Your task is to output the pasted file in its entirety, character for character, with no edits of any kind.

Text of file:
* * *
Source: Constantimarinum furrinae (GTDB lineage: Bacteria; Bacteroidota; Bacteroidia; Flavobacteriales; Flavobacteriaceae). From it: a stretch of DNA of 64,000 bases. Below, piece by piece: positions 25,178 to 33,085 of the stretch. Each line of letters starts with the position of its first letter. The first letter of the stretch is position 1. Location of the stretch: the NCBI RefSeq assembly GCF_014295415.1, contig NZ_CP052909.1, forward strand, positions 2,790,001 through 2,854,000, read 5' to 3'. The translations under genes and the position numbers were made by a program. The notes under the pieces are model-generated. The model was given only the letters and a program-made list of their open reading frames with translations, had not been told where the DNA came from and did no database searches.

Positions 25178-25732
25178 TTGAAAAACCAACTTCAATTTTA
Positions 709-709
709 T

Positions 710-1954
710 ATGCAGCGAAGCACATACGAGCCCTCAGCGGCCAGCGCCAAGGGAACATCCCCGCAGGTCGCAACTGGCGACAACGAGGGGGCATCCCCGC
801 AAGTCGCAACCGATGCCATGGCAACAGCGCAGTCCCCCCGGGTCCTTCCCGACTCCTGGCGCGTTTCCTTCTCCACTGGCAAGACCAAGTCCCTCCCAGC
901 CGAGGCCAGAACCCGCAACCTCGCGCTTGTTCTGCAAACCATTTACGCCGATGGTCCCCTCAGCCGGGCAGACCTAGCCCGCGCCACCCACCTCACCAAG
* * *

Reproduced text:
Source: Constantimarinum furrinae (GTDB lineage: Bacteria; Bacteroidota; Bacteroidia; Flavobacteriales; Flavobacteriaceae). From it: a stretch of DNA of 64,000 bases. Below, piece by piece: positions 25,178 to 33,085 of the stretch. Each line of letters starts with the position of its first letter. The first letter of the stretch is position 1. Location of the stretch: the NCBI RefSeq assembly GCF_014295415.1, contig NZ_CP052909.1, forward strand, positions 2,790,001 through 2,854,000, read 5' to 3'. The translations under genes and the position numbers were made by a program. The notes under the pieces are model-generated. The model was given only the letters and a program-made list of their open reading frames with translations, had not been told where the DNA came from and did no database searches.

Positions 25178-25732
25178 TTGAAAAACCAACTTCAATTTTA
Positions 709-709
709 T

Positions 710-1954
710 ATGCAGCGAAGCACATACGAGCCCTCAGCGGCCAGCGCCAAGGGAACATCCCCGCAGGTCGCAACTGGCGACAACGAGGGGGCATCCCCGC
801 AAGTCGCAACCGATGCCATGGCAACAGCGCAGTCCCCCCGGGTCCTTCCCGACTCCTGGCGCGTTTCCTTCTCCACTGGCAAGACCAAGTCCCTCCCAGC
901 CGAGGCCAGAACCCGCAACCTCGCGCTTGTTCTGCAAACCATTTACGCCGATGGTCCCCTCAGCCGGGCAGACCTAGCCCGCGCCACCCACCTCACCAAG